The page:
Why should lawyers study the social context of law and are they capable of doing this? These questions may seem absurd. But unfortunately they are not irrelevant or archaic. Unlike American post-realist jurisprudence, with its influential pragmatic emphasis, the continental legal profession is still resistant to attempts to integrate any sort of analysis of the social impact of law.
Moreover, here in Russia the problem has a special relevance. We have a good text of law, often identical to the best texts of the developed societies. But very often this has nothing to do with reality. Even more, it is often applied not strategically, but for purposes that are directly opposite to those for which similar rules are applied in Western democracies. Often these purposes have nothing to do with the rule of law.
In these circumstances, it becomes apparent for the relevance of legal implementation. In the following, some of its implications are developed in the paper.
It is apparent that the monistic, single-factor theory cannot explain the diverse world of law; for such explanation one should refer to broad philosophical categories that could describe social (actual), normative, and ideal aspects of reality. This category in modern theoretical jurisprudence may well be the concept of “communication”. The idea of communication in law was developed in depth in the modern German philosophy of law (Werner Krawietz, Niklas Luhmann, Helmut Schelsky and others), but it is not alien in the Russian legal discourse either. This is evidenced by the writings of Leon Petrazycki and other members of the St. Petersburg school of legal philosophy, who as early as in the early 20th century have formulated the legal problems of communication and attempted to explore it using the terms of philosophy of that time. To rely on the developments done by members of this school and to use their ideas as a semantic light tower in (re)designing the communicative philosophy of law in Russia are a necessary prerequisite of the scientific discourse and, in particular, of the work within the framework of the “St. Petersburg Dialogue” that is held amongst Russian and German legal theorists.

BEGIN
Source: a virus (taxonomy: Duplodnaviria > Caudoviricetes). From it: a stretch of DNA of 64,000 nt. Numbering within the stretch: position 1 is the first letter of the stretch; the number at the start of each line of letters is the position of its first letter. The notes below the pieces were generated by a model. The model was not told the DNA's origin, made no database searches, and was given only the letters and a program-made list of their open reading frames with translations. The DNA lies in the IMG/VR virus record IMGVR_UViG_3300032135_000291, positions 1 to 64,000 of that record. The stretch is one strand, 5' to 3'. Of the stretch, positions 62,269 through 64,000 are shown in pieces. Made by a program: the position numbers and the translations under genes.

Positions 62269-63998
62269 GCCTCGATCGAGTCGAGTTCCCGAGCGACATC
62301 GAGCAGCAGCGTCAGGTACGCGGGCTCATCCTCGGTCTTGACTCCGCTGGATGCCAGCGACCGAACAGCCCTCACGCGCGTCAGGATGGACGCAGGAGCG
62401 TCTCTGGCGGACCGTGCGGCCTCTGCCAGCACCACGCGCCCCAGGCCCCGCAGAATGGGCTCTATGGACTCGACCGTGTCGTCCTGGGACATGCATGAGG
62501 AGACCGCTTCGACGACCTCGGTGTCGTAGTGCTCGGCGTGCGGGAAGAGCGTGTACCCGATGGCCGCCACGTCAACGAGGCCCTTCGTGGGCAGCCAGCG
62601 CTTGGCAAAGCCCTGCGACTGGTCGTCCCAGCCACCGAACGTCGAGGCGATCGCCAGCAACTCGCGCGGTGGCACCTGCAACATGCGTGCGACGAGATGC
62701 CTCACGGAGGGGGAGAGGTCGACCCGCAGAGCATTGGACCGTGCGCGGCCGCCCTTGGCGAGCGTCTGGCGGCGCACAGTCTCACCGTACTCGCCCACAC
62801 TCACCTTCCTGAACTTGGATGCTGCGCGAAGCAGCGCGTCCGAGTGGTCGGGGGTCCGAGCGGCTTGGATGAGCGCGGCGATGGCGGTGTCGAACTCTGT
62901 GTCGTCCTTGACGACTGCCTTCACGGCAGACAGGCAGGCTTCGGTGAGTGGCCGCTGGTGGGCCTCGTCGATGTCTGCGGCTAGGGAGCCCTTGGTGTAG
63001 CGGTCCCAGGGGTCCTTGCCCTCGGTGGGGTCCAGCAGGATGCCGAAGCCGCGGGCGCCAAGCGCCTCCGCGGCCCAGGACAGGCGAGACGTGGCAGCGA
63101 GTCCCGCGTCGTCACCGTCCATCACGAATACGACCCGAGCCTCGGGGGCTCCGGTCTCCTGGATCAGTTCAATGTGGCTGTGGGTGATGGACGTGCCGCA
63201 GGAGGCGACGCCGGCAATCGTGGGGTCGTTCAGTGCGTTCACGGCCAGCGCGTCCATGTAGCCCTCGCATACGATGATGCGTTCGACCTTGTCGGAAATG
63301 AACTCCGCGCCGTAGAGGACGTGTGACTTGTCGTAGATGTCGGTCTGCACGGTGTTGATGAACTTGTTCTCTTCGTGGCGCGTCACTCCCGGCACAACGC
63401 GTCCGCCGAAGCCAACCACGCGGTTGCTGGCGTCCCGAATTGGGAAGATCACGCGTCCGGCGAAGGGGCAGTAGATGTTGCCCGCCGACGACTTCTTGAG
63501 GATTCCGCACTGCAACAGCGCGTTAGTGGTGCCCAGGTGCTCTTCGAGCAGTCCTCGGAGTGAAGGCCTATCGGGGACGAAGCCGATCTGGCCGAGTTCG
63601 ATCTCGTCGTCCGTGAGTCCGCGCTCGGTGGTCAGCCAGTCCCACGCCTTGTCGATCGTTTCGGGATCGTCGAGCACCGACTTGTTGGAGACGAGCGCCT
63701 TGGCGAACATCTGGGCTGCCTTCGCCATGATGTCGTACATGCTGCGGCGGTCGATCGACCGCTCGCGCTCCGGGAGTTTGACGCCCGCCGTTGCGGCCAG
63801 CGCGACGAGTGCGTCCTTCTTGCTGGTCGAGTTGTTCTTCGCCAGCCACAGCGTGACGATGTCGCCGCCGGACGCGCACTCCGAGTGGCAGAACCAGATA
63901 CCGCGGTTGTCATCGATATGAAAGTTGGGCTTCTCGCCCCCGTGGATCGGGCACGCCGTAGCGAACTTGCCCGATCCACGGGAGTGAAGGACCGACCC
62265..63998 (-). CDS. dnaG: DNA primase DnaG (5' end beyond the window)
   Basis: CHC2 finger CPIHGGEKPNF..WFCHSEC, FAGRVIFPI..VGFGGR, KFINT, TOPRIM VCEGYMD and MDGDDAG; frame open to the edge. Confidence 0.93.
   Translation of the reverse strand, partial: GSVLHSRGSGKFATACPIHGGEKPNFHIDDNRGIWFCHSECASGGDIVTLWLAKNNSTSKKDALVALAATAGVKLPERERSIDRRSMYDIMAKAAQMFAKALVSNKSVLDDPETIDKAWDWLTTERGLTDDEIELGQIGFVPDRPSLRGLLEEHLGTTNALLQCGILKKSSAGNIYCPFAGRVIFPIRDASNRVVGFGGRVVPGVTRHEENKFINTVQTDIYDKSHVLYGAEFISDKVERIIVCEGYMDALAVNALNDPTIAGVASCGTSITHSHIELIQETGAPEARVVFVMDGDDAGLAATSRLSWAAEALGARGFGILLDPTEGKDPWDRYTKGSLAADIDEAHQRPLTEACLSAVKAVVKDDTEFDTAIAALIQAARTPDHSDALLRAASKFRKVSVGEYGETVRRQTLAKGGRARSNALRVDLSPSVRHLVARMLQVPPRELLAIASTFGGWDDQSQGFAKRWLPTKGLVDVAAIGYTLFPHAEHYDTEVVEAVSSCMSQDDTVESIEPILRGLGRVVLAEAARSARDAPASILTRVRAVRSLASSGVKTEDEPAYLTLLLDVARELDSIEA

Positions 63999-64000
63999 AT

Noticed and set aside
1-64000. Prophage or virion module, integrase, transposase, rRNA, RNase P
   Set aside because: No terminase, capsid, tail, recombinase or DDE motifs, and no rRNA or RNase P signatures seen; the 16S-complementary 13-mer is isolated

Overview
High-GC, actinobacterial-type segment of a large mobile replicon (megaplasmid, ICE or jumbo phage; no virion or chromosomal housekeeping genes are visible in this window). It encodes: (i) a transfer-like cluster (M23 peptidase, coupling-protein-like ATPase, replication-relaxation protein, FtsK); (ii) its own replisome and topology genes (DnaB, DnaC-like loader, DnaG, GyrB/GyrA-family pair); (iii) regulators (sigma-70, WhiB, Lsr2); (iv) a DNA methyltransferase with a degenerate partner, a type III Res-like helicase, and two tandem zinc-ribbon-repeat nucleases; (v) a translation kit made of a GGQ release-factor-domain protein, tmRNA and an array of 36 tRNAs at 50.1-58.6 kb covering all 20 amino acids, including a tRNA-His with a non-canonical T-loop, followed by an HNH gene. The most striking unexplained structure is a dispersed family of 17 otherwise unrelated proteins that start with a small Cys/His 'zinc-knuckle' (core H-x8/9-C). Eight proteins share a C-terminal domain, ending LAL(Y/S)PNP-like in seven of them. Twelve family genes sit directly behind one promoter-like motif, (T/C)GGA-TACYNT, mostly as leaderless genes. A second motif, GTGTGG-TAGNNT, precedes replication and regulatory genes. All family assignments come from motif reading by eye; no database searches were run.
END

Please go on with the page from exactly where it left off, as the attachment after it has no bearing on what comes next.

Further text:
In this article, the author examines the socio-legal conception of Eugen Ehrlich and its relation to state law and judicial law enforcement. Analyzing the criticism raised against Ehrlich’s conception, the author emphasizes that this thinker stood on a scientific platform which did not necessitate any strict distinction between the factual and the normative – between Is and Ought – considering any attempt to draw a net distinction between societal phenomena as pointless. Ehrlich critically assesses both the state-centrist ideology of the doctrinal law and the metaphysic speculations about law, arguing that correct law enforcement needs to rely on sociological analysis. The judge should take advantage of methods of sociological research, which allows stating the actual trends of justice in society and comparing these trends with those existing at the time the applicable legal rules were adopted. This comparison leads to a correct balancing of the conflicting interests with a view to the values protected by the legal order. At the same time, the sociological data help the judge to reveal the will of the lawmaker who would protect the conflicting interests in the same manner as those which were protected when the lawmaker adopted the legal rules in question.
In 2014 Professor Thomas Schultz published the book “Transnational Legality”, in which he raised a vast number of strikingly interesting issues. It is no exaggeration to say that Schultz has written a marvellous book. In this paper only one of the issues is considered: the thesis of the nonscalability of the concept of law. The paper is dedicated to a critical assessment of the thesis.